Plot Outline: “A New York City architect becomes a one-man vigilante squad after his wife is murdered by street punks in which he randomly goes out and kills would-be street muggers on the mean streets after dark.”
That’s the verbatim description, from HYPERLINK "http://www.IMDb.com" www.IMDb.com, (The Internet Movie Data Base) of Death Wish, a 1974 low-budget melodrama starring Charles Bronson. It proved so popular that four sequels were released over the next two decades. Change the gender of the lead, switch the profession from architect to public radio commentator and you have Jodie Foster’s latest, from Irish-born director Neil Jordan. Armed with slick cinematography and a winning supporting performance from the always interesting Terrance Howard, The Brave One oscillates between pious reflections on the toll of urban isolation and grim bloodletting, worthy of Tarantino. What are this acclaimed director and his highly–regarded leading lady trying to accomplish?
Foster, whose face is beginning to look as sculptured as Michael Jackson’s, plays Erica Bain., Her weekly radio show covers the ever-changing physical and psychological terrain of Manhattan, which she describes breathlessly as the camera takes the audience on a tour of the city’s more mundane attractions. She’s deliriously in love with David Kirmani (Naveen Andrews) her Indian fiancé/doctor and affectionately nostalgic about the ebbs and flows of her Upper West Side lifestyle, which she dutifully chronicles for her listeners.
While walking their dog one evening in Central Park, Erica and David are viciously assaulted by a trio of thugs, who put the lovers in intensive care. David dies; but after a long recuperation, Erica emerges from the incident a changed woman. Frightened by her own shadow, she illegally purchases a gun which she puts to use in defending herself in a subsequent bodega holdup. From there it’s a short leap to wiping out punks on the subway, confronting brutal johns preying on street hookers and finally to the elimination of a hardened criminal that Mercer, a veteran New York detective played with quiet determination by Howard, can’t develop sufficient evidence to put away. As Erica ventilates bad guys, Mercer begins to suspect that the vigilante he’s pursuing may be of the female persuasion; when he develops a lead on those responsible for the attack on Erica and her intended, the plot culminates in a climatic shootout as grotesque as it is improbable. The slate wiped clean, Erica wanders off into the night with only her guilt and faithful mutt as companions…
Jordan’s resume includes a pair of Oscars and a number of wonderful films, (Mona Lisa, The Crying Game, The Good Thief etc) interspersed with some others, (The Butcher Boy, Michael Collins) every bit as interesting if less commercially successful, so it would be intriguing to know just what appealed to him in this material, fashioned from a story developed by a trio of experienced screenwriters from series-television. Although the storyline’s setting is contemporary, it harkens back to a time in which New Yorkers felt paralyzed by random violence; (remember the 1984 subway shooting of four black teenagers intent on robbing Bernard Goetz?) His name is invoked by one of the detectives in Brave One’s script and the reference serves as a perfect reflection of the city’s pre-terrorism era, when The Big Apple’s dangers were almost exclusively domestic.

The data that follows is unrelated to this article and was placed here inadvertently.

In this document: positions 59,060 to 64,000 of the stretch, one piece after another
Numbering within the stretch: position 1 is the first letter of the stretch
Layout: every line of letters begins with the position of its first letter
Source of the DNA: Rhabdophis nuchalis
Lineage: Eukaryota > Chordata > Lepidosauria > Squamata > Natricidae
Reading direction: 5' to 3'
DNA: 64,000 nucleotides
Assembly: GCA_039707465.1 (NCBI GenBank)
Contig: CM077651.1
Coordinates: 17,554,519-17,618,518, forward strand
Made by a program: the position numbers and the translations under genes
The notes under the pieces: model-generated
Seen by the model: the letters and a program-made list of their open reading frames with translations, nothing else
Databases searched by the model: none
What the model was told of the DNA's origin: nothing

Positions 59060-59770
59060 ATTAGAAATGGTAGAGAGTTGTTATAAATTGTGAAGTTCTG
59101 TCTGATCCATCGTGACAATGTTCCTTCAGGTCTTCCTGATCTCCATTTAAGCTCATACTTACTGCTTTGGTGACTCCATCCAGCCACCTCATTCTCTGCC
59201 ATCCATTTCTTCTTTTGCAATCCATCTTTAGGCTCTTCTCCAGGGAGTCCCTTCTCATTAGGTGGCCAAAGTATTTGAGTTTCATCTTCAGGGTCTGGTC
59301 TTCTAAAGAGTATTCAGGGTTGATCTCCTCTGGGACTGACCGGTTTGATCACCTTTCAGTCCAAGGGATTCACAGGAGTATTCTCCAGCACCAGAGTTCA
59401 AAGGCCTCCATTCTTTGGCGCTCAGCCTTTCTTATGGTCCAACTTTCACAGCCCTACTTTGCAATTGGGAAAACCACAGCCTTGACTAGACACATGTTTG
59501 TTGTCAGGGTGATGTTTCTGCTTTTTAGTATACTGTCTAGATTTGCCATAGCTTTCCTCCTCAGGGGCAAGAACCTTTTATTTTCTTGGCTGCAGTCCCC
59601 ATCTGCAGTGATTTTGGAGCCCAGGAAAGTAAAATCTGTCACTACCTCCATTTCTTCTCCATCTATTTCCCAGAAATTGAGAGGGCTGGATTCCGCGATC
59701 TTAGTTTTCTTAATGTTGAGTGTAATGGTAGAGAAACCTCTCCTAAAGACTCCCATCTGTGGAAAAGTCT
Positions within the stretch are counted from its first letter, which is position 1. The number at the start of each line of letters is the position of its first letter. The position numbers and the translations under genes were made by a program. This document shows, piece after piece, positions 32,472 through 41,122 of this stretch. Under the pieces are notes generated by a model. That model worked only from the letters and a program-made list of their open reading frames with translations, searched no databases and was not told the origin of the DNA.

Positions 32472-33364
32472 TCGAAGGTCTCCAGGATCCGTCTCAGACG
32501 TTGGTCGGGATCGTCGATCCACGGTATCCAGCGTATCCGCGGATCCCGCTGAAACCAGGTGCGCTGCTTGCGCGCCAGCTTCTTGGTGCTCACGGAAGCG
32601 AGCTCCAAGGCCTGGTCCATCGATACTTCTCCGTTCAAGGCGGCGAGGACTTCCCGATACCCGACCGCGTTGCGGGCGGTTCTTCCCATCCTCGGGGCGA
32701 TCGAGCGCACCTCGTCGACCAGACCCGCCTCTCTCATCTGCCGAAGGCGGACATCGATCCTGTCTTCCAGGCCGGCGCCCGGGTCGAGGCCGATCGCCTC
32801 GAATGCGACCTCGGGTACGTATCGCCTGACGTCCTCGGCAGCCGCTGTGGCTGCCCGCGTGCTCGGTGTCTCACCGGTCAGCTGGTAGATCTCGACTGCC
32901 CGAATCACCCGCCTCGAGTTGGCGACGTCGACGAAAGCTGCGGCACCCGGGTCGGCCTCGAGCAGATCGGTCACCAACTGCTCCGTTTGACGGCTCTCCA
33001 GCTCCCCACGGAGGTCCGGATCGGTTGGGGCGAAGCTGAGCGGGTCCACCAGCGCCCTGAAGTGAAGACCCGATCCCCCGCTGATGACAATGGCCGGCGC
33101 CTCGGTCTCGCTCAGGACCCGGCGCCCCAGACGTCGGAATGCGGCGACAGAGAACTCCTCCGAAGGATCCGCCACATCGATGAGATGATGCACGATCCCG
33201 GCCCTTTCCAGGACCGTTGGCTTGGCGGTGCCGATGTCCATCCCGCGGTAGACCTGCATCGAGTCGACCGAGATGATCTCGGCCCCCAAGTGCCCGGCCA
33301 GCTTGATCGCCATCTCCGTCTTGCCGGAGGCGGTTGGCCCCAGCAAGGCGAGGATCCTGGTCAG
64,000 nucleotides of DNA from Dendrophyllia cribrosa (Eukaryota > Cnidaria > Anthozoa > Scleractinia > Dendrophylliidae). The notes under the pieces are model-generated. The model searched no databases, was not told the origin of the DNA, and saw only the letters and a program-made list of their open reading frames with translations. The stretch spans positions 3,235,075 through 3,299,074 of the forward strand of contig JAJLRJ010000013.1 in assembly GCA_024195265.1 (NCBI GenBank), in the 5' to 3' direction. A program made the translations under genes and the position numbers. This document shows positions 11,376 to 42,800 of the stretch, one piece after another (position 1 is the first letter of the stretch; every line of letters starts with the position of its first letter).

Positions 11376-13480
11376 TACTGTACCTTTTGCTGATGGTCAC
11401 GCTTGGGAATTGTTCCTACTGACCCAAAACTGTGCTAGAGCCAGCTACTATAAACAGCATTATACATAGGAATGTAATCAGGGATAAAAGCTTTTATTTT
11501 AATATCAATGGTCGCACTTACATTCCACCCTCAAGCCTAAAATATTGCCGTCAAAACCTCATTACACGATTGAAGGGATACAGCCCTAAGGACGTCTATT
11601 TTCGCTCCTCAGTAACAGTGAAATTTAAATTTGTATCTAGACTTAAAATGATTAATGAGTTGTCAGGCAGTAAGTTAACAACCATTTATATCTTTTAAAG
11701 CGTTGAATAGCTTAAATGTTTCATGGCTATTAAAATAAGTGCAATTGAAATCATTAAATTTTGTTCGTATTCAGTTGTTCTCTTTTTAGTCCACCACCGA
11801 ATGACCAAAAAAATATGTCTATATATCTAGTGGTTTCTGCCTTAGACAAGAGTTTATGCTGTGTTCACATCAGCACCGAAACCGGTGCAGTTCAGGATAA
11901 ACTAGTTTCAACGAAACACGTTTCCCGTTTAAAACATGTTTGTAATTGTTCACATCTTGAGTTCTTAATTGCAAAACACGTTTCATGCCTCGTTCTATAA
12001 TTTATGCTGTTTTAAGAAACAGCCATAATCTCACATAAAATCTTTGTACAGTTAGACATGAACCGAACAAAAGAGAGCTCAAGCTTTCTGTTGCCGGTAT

Jordan’s too gifted a director to craft a dull movie and Foster’s patented intensity is on full display - - but what is it about her performances that consistently hints at artificiality? Working first in television at age 5 and in feature films almost exclusively since her disturbingly vivid portrait of a young prostitute in Taxi Driver at age 14, Foster’s nearly three dozen films since then have consistently demonstrated the actress’s talents while also presenting someone as closed-off on screen as she appears to be off it. Furthermore, (her nifty role as a man-eating political “fixer” in Inside Man to the contrary notwithstanding) her last few appearances are remarkably narrow in focus, little more than riffs on the same character, an unhappy woman hounded by circumstance into brutal confrontations with a series of morally repugnant, physically abusive men. From Panic to Flight Plan to the movie under review, Ms. Foster risks creating a stereotypical screen persona that could well impede her career.
Mr. Howard on the other hand, grows more versatile with each role he undertakes; whether he’s a self-absorbed pimp, (Hustle & Flow) a buttoned-up minority executive subjected to humiliation at the hands of the police, (Crash) or a risk-taking television cameraman, (The Hunting Party) Howard exudes a naturalism that his more famous co-star simply can’t compete with. If anyone in this movie deserves sympathy, it’s this actor’s decent, middle-class police detective, not the talk-show hostess; she’s been victimized once, while Howard’s muted performance suggests a lifetime of stoic battles with adversity. His sacrifice at the film’s end is ludicrous, but it makes limited sense only because of the performance which precedes it.
The Verdict? The Brave One isn’t a bad film…but a combination of Foster’s predictability and the sanctimonious tone of her voice-overs in the script don’t make for a very interesting one either.
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